Medical Malpractice and Cerebral Palsy
For expectant parents, pregnancy is a time filled with hope and anticipation of planning and preparing for their little one to arrive. Amidst all the arrangements in terms of the nursery and baby supplies, there’s also the seemingly endless round of doctor visits. Early in your pregnancy, you may only see your doctor on a monthly or bi-monthly basis. As your pregnancy progresses, your visits with your obstetrician will become more frequent, as he or she monitors your baby’s development and position in the birth canal. These frequent visits are vitally necessary in order to make sure your baby is developing properly and getting all the blood and nutrients it needs in order to thrive outside the womb. Once you’re in labor, your doctor and hospital staff will monitor your progress in order to prevent and detect any potential problems. Problems with prenatal development and labor and delivery can have serious ramifications for your unborn baby and result in your child being born with cerebral palsy. Receiving the proper medical care and attention you need is crucial and nothing to take for granted. Arming yourself with the facts concerning cerebral palsy can help you and your child get the vitally important care and medical attention you both need.
Symptoms of Cerebral Palsy
According to the Centers for Disease Control and Prevention (CDC), approximately 1 in 300 children are born with cerebral palsy. This condition results from either a lack of normal development in the brain, as well as damage to the brain either before, during or immediately after birth. Symptoms of cerebral palsy include stiff muscles, uncontrolled movements, and lack of balance and coordination. In infants, this may manifest in any of the following ways:
- The baby’s head may lag when the child is picked up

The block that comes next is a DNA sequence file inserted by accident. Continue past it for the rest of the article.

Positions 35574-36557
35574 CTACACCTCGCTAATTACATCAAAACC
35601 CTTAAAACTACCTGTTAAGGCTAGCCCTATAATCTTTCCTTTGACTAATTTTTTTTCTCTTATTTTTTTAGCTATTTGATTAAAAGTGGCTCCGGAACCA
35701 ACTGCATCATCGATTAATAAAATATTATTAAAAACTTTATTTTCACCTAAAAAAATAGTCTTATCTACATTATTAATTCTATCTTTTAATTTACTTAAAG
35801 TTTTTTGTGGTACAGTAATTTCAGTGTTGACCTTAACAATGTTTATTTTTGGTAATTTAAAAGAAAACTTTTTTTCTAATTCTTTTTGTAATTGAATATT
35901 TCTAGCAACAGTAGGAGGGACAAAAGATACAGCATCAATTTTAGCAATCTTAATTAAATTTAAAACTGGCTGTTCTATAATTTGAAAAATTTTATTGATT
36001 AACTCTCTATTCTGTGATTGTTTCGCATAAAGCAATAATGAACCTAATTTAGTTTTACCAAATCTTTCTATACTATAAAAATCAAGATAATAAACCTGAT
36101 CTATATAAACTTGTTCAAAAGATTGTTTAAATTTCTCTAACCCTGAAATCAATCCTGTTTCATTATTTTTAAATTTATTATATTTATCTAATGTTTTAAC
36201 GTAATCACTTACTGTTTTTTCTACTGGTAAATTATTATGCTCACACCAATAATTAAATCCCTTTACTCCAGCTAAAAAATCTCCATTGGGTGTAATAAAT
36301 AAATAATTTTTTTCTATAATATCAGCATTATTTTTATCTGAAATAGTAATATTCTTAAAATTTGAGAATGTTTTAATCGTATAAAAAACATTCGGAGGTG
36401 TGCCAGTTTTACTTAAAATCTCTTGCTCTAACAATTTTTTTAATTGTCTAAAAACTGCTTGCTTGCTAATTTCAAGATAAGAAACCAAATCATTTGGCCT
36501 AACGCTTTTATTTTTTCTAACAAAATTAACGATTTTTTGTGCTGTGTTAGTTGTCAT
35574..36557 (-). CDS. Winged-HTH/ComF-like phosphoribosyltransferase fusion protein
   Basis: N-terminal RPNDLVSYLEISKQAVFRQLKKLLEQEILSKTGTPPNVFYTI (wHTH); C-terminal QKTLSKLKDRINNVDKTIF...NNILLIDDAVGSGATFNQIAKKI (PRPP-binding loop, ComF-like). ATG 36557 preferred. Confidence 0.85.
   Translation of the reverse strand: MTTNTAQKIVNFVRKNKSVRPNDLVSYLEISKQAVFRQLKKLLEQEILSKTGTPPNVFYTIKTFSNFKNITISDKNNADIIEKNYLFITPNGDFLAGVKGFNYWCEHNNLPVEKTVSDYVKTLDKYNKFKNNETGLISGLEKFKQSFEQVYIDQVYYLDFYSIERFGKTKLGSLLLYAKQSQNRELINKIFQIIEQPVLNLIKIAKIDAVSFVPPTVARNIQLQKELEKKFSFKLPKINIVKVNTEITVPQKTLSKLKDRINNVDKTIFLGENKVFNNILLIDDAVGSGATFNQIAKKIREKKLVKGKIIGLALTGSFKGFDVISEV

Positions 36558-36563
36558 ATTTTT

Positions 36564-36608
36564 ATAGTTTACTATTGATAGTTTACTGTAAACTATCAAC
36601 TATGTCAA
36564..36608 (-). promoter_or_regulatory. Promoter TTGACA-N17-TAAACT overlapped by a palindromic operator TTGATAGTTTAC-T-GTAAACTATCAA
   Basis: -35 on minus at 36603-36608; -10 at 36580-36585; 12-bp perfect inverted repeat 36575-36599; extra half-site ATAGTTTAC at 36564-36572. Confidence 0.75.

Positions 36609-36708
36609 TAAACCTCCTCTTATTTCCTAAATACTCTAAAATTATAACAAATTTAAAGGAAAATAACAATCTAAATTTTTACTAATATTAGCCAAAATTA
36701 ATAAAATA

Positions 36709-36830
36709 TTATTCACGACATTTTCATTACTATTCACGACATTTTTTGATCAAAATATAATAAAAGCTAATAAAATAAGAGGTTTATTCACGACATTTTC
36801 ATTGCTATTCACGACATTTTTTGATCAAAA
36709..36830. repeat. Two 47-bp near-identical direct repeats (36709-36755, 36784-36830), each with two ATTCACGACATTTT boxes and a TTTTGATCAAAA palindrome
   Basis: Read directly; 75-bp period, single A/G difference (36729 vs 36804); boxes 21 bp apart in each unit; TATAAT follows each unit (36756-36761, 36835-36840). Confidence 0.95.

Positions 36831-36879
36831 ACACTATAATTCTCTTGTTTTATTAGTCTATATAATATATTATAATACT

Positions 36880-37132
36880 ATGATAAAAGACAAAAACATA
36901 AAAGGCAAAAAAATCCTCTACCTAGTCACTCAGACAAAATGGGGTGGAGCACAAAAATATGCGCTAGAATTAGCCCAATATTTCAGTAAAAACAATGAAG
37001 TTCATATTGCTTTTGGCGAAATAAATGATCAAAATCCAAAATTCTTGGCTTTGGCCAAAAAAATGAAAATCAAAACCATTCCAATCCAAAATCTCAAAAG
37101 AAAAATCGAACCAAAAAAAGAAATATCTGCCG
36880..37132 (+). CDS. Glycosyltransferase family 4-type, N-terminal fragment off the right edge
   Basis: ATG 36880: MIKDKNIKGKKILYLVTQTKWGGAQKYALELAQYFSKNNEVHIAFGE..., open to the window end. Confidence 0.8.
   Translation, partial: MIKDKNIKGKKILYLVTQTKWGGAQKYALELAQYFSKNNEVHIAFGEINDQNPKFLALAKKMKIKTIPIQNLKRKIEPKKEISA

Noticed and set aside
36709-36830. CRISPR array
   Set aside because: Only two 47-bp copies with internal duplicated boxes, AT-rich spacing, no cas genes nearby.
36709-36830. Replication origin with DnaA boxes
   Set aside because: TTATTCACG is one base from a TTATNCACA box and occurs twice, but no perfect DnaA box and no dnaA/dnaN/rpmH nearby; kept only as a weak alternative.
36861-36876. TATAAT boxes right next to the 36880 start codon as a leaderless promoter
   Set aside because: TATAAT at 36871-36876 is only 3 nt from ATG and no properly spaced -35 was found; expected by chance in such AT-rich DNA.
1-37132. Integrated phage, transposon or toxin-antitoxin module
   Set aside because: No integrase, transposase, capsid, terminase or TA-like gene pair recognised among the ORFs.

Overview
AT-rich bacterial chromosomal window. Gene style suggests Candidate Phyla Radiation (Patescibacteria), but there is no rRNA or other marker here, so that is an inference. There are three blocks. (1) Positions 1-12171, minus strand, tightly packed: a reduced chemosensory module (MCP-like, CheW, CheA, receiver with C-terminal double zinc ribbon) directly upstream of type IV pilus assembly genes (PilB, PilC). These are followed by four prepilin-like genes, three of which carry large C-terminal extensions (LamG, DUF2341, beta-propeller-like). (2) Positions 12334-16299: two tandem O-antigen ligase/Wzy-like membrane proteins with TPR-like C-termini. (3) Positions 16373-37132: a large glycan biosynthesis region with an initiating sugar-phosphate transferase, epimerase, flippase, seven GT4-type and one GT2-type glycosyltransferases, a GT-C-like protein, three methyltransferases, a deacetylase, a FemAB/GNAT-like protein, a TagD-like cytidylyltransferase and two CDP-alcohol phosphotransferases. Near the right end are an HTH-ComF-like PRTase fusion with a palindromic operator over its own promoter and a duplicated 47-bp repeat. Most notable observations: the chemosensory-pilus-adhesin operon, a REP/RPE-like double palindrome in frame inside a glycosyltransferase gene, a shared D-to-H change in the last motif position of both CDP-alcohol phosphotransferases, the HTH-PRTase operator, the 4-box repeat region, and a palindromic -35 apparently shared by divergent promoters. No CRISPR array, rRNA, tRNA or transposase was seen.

- The baby’s body may feel stiff
- When being cradled, the baby’s body may over extend, and seem to be pulling away from you
- The baby’s legs may scissor or crisscross
- The baby may experience seizures
Cerebral palsy can vary in form from mild to severe. Children with mild forms of cerebral palsy may simply experience developmental delays and lack of coordination, while more severe cases may result in trouble walking or the inability to walk without some of aid, such as leg braces or motorized wheelchairs.
Contributing Causes of Cerebral Palsy
Cerebral palsy results from disruptions in the development and functions of the brain, either during pregnancy, delivery, or labor, or as a result of injuries to the baby in the months after birth. According to the Mayo Clinic, factors that can lead to cerebral palsy include:
- Infections suffered by the mother during pregnancy
- Decreased blood supply to the fetus either during pregnancy or delivery
- Reduced oxygen to the brain during long or difficult labors
- Head injuries caused by forced extractions
- Infant infections acquired during or immediately after birth
Call an Experienced South Carolina Medical Malpractice Attorney
At Anastopoulo Law Firm we know how difficult it is to have a child born with developmental problems or delays. You want answers regarding what happened, and our experienced medical malpractice attorneys can help you get those answers. We’ll hold doctors and medical staff accountable for mistakes that have resulted in permanent injuries to your child, and get you the compensation you need to provide the medical care your baby needs. With offices in Charleston and throughout South Carolina, don’t delay; call Akim Anastopoulo today for a free review of your case.